Frequently Asked Question

What is a card/credential format?
Last Updated a year ago

Access control cards/credentials contain chips that store data. The way that data is structured is called the "format" of the card. The number of ones and zeros, and how they’re put together, determines the format and ultimately the credential number.

For example, US phone numbers follow a well-known format: 9395981699 is recognized as 939-598-1699. Knowledge of the format allows proper reading. The format defines the bit length and fields of the credential number.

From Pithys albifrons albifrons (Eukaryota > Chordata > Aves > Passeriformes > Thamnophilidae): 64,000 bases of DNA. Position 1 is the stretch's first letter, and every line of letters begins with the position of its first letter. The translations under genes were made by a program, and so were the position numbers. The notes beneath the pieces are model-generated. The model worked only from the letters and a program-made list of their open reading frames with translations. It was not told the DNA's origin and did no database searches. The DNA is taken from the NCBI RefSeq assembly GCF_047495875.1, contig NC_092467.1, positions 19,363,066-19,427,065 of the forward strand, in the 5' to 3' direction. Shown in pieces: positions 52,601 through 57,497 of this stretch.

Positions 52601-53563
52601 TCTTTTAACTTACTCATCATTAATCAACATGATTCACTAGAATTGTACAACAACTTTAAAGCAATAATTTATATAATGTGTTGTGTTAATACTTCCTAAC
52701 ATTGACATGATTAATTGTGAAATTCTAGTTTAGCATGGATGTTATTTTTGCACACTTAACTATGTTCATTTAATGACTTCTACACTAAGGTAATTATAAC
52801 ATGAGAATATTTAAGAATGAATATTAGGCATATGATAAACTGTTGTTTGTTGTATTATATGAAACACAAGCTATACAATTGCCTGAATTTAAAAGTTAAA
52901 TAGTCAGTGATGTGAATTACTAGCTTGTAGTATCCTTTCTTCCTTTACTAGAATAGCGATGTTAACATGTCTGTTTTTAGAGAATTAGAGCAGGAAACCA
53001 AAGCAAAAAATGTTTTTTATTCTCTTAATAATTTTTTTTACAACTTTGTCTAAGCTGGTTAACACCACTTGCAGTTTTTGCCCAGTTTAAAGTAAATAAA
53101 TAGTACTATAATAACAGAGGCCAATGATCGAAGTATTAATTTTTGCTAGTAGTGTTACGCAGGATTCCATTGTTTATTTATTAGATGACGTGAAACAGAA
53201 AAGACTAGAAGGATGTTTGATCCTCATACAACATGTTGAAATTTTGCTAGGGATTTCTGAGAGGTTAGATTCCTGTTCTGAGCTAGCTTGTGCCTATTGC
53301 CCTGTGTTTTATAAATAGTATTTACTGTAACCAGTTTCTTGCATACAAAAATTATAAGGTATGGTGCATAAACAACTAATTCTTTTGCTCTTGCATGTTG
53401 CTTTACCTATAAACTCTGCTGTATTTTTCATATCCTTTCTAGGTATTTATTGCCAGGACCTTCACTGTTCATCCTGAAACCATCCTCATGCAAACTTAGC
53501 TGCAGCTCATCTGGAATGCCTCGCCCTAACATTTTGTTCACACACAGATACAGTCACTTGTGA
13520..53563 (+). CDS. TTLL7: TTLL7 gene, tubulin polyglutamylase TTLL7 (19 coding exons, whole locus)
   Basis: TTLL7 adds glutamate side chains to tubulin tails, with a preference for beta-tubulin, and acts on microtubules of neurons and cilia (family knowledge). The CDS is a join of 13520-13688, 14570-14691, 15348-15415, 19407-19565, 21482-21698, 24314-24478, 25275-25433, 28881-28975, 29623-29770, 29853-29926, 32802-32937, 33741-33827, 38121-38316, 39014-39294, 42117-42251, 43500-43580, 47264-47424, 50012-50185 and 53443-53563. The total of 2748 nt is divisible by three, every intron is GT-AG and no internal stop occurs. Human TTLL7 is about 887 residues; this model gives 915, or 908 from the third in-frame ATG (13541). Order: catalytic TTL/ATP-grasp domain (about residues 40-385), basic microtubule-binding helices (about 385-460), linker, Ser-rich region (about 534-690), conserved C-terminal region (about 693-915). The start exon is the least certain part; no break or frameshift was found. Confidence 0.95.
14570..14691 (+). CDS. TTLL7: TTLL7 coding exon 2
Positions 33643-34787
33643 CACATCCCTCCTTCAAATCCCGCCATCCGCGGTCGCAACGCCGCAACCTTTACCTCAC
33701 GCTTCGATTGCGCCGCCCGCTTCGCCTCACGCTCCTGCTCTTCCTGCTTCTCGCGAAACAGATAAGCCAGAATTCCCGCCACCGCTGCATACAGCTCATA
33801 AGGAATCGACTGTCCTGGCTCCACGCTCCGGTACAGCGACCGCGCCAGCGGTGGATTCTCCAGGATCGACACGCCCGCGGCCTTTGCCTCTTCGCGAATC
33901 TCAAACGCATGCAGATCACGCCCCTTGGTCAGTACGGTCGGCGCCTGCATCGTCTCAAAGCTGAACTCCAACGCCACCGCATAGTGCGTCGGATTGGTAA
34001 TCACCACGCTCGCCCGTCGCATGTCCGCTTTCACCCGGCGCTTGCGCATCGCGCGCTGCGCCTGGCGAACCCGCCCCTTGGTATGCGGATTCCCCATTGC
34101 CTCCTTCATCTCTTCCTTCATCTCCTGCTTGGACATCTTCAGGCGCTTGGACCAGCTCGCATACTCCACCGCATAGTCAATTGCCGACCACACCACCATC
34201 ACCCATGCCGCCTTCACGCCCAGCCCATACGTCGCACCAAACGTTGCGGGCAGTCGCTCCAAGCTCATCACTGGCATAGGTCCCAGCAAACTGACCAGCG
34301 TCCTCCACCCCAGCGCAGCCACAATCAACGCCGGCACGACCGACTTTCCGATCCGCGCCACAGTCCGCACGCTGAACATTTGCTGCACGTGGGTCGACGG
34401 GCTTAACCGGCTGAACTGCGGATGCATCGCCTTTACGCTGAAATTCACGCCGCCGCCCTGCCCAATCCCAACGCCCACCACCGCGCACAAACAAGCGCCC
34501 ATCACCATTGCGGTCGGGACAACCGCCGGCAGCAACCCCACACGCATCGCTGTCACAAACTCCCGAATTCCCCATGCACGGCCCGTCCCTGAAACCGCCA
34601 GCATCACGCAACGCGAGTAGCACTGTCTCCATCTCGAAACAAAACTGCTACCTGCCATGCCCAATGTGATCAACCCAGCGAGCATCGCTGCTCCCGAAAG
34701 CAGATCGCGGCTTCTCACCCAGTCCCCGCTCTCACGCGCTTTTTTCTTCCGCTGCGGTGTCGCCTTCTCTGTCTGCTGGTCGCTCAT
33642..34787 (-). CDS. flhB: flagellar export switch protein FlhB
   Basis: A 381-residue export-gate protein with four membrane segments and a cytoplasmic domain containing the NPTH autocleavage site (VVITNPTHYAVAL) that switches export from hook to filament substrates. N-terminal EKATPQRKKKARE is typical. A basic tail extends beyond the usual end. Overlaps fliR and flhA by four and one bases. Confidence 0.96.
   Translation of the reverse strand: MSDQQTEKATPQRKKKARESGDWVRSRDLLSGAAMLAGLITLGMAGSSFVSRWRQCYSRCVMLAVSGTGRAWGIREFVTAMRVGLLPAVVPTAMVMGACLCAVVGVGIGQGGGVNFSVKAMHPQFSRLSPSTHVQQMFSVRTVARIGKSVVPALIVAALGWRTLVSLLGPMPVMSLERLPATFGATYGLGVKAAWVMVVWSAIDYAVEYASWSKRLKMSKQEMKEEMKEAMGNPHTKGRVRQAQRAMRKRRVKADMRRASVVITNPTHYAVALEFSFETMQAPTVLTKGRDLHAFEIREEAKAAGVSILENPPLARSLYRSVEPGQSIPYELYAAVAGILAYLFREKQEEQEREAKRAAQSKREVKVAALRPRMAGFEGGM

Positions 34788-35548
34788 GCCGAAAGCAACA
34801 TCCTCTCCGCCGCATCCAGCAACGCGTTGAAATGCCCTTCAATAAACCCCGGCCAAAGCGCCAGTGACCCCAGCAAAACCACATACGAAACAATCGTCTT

Every Format has a maximum number of bits – the count of the binary digits (zeroes and ones) that make up the credential. The available sizes are 26, 33, 37, 48 and 50 bit. The most common and industry standard card is a 26 bit card. This 26 bit format is recognized by all access hardware. The higher number of bits (33, 37, 48, 50) can increase card security.

Some of the higher bit formats are "proprietary", and usually carry a higher price tag. One exception is the HID 37 bit proprietary format, priced similarly to a 26 bit card.

HID - Understanding Card Formats

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